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The process of owning and profiting from commercial real estate is more complicated than buying and selling. Of course, buying and selling always receive the most attention, because that’s where large fees and commissions are paid, but they are not the only means to increase investor value. In fact, as real estate markets, like equities markets, have become more efficient, creating above-market returns for investors on purchase and sale has become more perception than reality.

Henna views the lifecycle of commercial real estate ownership as a six-step process.

  1. Evaluation
  2. Acquisition
  3. Renovation
  4. Cultivation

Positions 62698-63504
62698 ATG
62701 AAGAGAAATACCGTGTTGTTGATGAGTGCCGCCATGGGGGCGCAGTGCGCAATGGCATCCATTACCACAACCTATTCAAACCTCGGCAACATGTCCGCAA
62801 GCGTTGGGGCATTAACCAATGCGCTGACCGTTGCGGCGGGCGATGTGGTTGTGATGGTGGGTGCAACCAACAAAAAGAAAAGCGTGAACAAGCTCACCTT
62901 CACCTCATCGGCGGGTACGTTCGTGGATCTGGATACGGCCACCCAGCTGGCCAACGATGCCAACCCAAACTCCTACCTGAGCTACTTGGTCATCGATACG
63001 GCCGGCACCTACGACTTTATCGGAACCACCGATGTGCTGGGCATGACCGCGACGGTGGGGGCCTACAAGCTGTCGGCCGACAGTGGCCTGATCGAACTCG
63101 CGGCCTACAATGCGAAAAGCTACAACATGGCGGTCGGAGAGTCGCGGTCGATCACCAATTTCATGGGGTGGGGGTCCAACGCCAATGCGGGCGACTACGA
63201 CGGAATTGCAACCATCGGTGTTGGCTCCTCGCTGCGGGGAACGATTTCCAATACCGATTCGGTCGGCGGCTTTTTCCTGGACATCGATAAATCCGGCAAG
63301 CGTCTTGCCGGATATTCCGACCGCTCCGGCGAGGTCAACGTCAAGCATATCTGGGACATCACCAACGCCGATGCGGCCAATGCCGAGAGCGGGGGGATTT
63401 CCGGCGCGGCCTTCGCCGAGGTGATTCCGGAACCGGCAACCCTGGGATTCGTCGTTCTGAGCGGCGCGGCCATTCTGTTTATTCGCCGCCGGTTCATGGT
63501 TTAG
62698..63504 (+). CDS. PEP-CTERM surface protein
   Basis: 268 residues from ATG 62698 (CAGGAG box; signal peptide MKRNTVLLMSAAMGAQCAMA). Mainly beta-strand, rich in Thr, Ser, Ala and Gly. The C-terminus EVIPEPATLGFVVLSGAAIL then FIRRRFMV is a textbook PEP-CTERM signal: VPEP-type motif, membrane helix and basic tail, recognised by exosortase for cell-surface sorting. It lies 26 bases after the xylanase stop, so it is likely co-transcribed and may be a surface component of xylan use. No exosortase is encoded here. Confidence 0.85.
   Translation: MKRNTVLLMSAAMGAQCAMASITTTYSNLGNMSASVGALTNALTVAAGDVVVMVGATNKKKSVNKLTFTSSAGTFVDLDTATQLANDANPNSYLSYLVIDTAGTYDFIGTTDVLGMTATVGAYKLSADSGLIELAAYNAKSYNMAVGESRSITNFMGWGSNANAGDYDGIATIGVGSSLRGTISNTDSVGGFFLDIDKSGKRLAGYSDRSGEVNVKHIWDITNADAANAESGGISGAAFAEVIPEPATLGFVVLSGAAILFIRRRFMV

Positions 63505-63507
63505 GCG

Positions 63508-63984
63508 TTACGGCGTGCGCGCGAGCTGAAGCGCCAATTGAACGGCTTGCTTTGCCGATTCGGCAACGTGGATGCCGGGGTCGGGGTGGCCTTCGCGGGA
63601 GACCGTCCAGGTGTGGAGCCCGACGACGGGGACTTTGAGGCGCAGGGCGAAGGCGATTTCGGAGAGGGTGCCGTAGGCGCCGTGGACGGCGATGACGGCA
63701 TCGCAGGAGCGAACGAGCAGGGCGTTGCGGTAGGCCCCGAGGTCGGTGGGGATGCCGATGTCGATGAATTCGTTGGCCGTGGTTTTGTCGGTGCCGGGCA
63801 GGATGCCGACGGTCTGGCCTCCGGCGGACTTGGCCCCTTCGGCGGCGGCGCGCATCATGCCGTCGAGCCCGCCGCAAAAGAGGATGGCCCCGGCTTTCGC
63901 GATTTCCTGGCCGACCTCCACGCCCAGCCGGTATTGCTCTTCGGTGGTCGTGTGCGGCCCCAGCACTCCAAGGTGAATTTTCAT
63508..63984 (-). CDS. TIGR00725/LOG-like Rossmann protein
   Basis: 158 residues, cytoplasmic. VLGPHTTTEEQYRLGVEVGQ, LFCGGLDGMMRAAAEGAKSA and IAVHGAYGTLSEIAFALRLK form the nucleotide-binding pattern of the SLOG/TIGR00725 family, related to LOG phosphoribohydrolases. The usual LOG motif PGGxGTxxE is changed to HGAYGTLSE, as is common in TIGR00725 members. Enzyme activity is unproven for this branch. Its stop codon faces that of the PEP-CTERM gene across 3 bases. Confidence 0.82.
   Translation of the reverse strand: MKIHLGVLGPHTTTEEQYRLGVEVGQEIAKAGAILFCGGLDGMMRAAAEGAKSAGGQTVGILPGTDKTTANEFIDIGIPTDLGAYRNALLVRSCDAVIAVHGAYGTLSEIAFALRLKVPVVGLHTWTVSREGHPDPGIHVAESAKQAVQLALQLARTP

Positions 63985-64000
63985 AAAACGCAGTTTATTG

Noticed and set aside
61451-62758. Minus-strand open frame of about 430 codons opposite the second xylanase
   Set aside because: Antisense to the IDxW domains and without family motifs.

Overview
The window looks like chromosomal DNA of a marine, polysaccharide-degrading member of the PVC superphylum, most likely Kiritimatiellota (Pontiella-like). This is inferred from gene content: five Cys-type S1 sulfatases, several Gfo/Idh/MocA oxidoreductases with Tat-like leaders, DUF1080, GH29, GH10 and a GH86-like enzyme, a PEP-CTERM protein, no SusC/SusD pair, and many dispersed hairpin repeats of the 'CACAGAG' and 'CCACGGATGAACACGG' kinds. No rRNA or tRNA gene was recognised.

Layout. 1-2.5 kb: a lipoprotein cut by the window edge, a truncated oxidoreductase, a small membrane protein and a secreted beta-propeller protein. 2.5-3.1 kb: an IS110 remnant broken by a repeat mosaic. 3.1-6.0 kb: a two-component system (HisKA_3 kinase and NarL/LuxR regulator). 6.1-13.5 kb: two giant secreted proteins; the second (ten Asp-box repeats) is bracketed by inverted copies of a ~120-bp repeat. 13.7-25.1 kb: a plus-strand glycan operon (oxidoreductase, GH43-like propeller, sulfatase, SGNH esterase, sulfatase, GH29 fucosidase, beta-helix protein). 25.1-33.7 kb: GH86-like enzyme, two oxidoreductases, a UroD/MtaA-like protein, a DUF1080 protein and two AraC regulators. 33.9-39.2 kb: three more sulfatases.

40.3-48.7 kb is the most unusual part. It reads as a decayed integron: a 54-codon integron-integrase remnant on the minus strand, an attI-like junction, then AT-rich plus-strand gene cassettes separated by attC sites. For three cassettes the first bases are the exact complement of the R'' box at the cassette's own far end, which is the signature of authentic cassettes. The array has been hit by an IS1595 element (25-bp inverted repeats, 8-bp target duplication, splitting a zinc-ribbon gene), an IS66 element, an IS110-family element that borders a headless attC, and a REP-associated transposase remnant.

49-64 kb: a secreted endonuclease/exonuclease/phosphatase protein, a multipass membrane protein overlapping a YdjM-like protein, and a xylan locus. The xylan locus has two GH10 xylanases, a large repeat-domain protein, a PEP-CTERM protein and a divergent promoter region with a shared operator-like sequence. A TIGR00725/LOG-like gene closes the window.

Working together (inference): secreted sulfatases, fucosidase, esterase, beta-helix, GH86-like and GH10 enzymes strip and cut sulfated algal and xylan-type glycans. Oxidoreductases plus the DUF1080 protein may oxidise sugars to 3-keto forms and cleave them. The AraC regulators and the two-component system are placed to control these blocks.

5. Disposition

Remarkably, most large fund managers are focused on acquisitions and dispositions, the two places where professional brokerage firms broadcast opportunities far and wide in search of the highest prices for their clients. From the investor’s perspective, this makes some sense for dispositions, but it makes little sense to acquire widely marketed transactions, since it precludes any value creation at acquisition. But with large capital commitments to invest and benchmark returns compounding, fund managers often seek this path of least resistance. Further, they don’t aggressively pursue the day-to-day opportunities to create value, instead placing properties into a holding pattern, hoping markets improve, and then disposing of them in response to timing incentives set forth in the operating agreements with their investors. Amazingly, some professional fund managers source almost all or their transactions through commercial brokerage houses for convenience, but then avoid the houses for dispositions, in order to avoid paying commissions.

This is completely backwards.


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